(AFP) CAIRO — Egyptian police have killed three top Islamist militants in two separate operations, including two caught trying to move to a new hideout on Cairo’s outskirts, the government said Tuesday.
The interior ministry said the two militants killed in New Cairo were senior members of the Hasam group — an extremist movement the government accuses of links to the outlawed Muslim Brotherhood.
The third man, a jihadist who was gunned down in the restive North Sinai province, was a leader of a militia affiliated with the Islamic State group, the ministry said in a separate statement.
In the first operation, authorities had acted after learning that some of Hasam’s leaders were about to move “equipment and weapons” to a new hideout in New Cairo, outside the capital’s ring road, the ministry said.
Security forces set up checkpoints on roads to the area and as forces approached a suspect car, “its passengers opened fire” on police and were killed in retaliatory fire.
The two were identified as students aged 24 and 21 who were “among the most prominent leaders in the Hasam terrorist group,” the ministry said.
In the vehicle, police found seven automatic weapons, two other firearms, a large amount of ammunition, masks and radio equipment.
The ministry did not say when the shootout took place, but said the group had been planning to move locations on Tuesday.
The militants who died were said to have been behind attacks including a shootout in early May in which three policemen were killed and five wounded near the Cairo ring road.
The pair had carried out attacks on the orders of “their leaders who have fled abroad,” the ministry said.
The government says Hasam is linked to the Muslim Brotherhood movement of former Islamist president Mohamed Morsi who was overthrown by the army in 2013.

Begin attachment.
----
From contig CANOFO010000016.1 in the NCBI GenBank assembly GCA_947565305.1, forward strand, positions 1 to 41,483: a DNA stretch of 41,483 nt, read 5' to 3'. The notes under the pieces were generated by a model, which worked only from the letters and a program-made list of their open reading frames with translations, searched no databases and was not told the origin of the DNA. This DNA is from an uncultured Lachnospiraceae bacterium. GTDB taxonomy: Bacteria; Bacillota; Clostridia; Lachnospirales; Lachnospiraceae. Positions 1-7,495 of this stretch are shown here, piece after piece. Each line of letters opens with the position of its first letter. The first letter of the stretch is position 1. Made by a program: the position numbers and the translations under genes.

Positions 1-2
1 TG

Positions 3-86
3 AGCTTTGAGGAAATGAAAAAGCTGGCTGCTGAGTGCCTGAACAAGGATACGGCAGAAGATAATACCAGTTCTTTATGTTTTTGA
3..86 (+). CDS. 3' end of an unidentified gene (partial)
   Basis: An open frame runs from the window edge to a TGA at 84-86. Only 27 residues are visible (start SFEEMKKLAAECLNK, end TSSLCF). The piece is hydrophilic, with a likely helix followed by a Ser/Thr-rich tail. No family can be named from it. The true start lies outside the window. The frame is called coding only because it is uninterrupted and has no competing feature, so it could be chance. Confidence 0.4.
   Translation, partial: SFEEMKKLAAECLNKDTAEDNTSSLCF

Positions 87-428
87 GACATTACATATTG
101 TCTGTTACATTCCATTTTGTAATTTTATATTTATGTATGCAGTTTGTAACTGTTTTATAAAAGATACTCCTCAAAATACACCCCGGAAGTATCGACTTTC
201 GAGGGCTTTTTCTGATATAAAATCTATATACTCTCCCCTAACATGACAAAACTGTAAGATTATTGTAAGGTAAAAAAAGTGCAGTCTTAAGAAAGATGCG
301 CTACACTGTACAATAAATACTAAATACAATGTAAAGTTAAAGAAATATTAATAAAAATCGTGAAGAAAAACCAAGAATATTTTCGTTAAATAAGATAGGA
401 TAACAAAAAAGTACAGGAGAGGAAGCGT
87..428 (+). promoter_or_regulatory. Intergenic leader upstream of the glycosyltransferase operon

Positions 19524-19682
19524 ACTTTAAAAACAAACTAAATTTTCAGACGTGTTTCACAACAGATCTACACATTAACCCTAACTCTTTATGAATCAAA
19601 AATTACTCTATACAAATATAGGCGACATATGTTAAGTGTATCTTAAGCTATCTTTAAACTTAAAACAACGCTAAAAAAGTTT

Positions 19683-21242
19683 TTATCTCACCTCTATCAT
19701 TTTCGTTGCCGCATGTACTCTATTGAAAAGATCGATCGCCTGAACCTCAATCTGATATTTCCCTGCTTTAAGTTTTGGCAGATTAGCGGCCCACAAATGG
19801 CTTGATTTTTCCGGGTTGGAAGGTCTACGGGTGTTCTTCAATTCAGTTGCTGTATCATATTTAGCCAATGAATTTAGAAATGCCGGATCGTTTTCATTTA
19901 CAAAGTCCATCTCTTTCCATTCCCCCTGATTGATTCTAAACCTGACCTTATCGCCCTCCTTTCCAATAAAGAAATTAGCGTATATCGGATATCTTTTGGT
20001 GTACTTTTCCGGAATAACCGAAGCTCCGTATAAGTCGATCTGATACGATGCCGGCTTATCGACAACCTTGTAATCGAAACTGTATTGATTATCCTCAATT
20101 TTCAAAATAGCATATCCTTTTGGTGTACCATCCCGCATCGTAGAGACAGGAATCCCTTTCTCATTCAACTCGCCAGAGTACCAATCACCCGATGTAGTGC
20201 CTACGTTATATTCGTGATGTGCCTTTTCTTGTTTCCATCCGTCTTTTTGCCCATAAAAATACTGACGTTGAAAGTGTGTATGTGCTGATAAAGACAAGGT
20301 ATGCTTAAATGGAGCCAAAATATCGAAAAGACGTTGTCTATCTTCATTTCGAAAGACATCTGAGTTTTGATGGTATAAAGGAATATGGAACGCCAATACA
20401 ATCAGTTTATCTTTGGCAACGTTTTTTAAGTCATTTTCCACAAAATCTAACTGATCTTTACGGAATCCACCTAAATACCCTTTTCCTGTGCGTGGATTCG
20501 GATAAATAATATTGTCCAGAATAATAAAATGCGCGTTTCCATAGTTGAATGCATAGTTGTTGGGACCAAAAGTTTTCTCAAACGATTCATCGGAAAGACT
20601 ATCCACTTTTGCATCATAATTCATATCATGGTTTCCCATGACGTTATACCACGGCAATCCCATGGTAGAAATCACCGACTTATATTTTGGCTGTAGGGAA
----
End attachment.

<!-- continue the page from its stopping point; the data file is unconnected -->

The militia has previously claimed responsibility for deadly attacks against security forces as well as assassination attempts targeting a pro-government Muslim cleric and Egypt’s deputy prosecutor general.
The group said on Twitter Monday it has killed 27 people from “military occupation militias,” a reference to Egypt’s security forces, since its launch a year ago.
Egypt has been fighting an insurgency by an IS affiliate which is based in North Sinai province, where hundreds of soldiers and policemen have been killed since Morsi’s ouster.
Following deadly church bombings claimed by IS, on April 10 President Abdel Fattah al-Sisi declared a three-month state of emergency, which has since been extended.
In North Sinai on Tuesday, security forces killed Ahmed Hassan Ahmed al-Nshou, a senior member of IS’s Egyptian affiliate, in a gunfight, the ministry said in a separate statement.
Police raided a house in the provincial capital El-Arish and came under fire before shooting back and killing Nshou.
Security forces are trying to track down another militant who fled the scene, the ministry said.